climate change

The Two-Way
6:18 am
Mon March 31, 2014

U.N. Report Raises Climate Change Warning, Points To Opportunities

The U.N. Intergovernmental Panel on Climate Change's report.
ipcc.ch

Originally published on Mon March 31, 2014 9:07 am

  • From 'Morning Edition': NPR's Geoff Brumfiel on the U.N. panel's report

"The effects of climate change are already occurring on all continents and across the oceans," and the world is mostly "ill-prepared" for the risks that the sweeping changes present, a new report from the U.N.'s Intergovernmental Panel on Climate Change concludes.

Read more
StateImpact Oklahoma
3:57 pm
Wed February 5, 2014

How Oklahoma’s Grassland Will Help U.S. Farmers And Foresters React To Climate Change

In an experimental pasture at the Grazinglands Research Laboratory near El Reno, Okla., ecologist Brian Northup collects samples to describe availability and quality of forage.
Credit Stephen Ausmus / U.S. Department of Agriculture

The federal government will use a grassland laboratory near El Reno to research the regional effects of climate change for U.S. farmers, ranchers and foresters, the U.S. Department of Agriculture announced Wednesday.

The Grazinglands Research Laboratory was picked to be one of the country’s seven “climate hubs,” where federal and state agencies, university scientists and other researchers will generate data to help landowners “adapt and adjust their resource management,” federal officials said in a statement.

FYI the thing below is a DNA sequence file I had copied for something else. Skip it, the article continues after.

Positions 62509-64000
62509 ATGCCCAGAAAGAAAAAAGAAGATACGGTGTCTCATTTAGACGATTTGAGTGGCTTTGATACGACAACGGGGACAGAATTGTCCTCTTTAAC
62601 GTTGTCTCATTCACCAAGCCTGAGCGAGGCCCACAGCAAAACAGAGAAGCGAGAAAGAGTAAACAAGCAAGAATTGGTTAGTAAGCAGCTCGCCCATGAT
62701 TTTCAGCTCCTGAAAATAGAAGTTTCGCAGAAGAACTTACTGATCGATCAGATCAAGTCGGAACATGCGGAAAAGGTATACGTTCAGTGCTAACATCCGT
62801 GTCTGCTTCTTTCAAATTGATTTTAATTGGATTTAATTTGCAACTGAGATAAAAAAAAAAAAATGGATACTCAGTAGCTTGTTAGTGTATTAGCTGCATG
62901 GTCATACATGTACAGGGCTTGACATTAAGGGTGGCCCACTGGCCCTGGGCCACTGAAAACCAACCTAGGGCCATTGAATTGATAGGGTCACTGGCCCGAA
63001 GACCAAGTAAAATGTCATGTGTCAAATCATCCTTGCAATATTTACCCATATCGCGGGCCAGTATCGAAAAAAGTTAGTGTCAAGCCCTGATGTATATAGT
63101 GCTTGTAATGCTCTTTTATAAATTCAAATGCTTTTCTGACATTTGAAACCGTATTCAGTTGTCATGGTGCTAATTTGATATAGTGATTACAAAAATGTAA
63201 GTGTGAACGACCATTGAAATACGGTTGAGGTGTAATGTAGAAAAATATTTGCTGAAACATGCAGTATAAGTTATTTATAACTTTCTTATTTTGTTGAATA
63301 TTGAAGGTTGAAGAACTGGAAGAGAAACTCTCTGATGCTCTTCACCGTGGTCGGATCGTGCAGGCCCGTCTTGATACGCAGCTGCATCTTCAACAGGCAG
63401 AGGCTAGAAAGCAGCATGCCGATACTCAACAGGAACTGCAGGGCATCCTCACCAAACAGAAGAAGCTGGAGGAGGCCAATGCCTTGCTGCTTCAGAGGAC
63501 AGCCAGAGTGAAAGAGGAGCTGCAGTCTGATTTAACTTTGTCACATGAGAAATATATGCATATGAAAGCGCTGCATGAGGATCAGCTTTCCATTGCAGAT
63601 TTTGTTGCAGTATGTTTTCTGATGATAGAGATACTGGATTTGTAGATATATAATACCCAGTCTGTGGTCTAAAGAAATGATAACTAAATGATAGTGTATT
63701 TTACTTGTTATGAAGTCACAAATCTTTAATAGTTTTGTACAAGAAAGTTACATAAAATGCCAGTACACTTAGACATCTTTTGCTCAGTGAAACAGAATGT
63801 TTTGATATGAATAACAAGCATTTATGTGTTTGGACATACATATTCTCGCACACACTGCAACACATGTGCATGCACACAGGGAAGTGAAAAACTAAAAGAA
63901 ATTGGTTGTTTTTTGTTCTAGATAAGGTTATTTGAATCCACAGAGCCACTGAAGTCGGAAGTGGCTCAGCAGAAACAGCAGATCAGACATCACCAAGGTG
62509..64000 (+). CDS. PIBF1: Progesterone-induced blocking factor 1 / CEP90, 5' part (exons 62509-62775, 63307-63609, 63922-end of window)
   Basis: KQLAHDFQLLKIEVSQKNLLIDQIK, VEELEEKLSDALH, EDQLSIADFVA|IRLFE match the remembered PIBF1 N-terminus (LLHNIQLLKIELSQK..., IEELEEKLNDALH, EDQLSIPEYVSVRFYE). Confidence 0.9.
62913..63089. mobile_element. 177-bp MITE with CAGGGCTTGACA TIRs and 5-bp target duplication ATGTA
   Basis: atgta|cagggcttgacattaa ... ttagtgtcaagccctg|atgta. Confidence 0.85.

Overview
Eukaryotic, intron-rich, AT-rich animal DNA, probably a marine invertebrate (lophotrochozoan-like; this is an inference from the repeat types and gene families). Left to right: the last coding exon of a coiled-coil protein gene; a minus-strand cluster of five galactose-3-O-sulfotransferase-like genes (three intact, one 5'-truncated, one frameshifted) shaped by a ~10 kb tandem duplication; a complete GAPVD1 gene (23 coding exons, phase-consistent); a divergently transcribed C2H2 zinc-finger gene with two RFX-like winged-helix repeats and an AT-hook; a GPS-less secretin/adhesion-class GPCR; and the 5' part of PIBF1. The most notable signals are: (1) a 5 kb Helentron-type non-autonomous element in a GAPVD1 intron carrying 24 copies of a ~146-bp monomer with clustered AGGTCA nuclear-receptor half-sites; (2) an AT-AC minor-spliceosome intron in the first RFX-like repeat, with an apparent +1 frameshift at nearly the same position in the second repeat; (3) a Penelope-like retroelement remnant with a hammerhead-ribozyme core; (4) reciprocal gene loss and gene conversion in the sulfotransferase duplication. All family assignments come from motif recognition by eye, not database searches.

Read more
Here & Now
2:32 pm
Wed February 5, 2014

Agriculture Secretary Tom Vilsack Explains New ‘Climate Hubs’

Credit The Italian Voice / Flickr Creative Commons

The Obama administration is proposing today to create seven regional “climate hubs” with the goal of helping farmers and rural communities combat the most serious effects of climate change: drought, floods, pests and fires.

The move is taking place by executive action and will not go to Congress for approval. The hubs will represent a broad swath of the country’s rural regions and will include Iowa, New Hampshire, North Carolina, Colorado, Oklahoma, Oregon and New Mexico.

Read more
Climate Change
8:44 am
Wed February 5, 2014

Oklahoma Gets One Of Seven Regional Climate Change Hubs

The Grazinglands Research Center in El Reno, Okla. is one of seven national climate change hubs.
Credit U.S. Dept. of Agriculture / Agricultural Research Service

Some federal research centers around the country will be focusing on helping farmers and foresters deal with climate change, including one in El Reno, Okla.

Agriculture Secretary Tom Vilsack is to announce Wednesday designation of seven regional climate hubs.

The hubs will be at U.S. Department of Agriculture facilities, such as the U.S. Forest Service Pacific Northwest Research Station in Corvallis., Ore. Others will be in Iowa, New Hampshire, North Carolina, Colorado, Oklahoma, and New Mexico.

Read more
6:55 pm
Wed January 15, 2014

2013 Warmer, Wetter Than Average For The Contiguous US

Lead in text: 
Tornadoes killed 54 people in 2013, even though the number of twisters was below average. The National Climatic Data Center has its year-end report on weather across the nation and the globe.
The State of the Climate is a collection of monthly summaries recapping climate-related occurrences on both a global and national scale.
World Views
4:30 pm
Fri October 25, 2013

World Views: October 25, 2013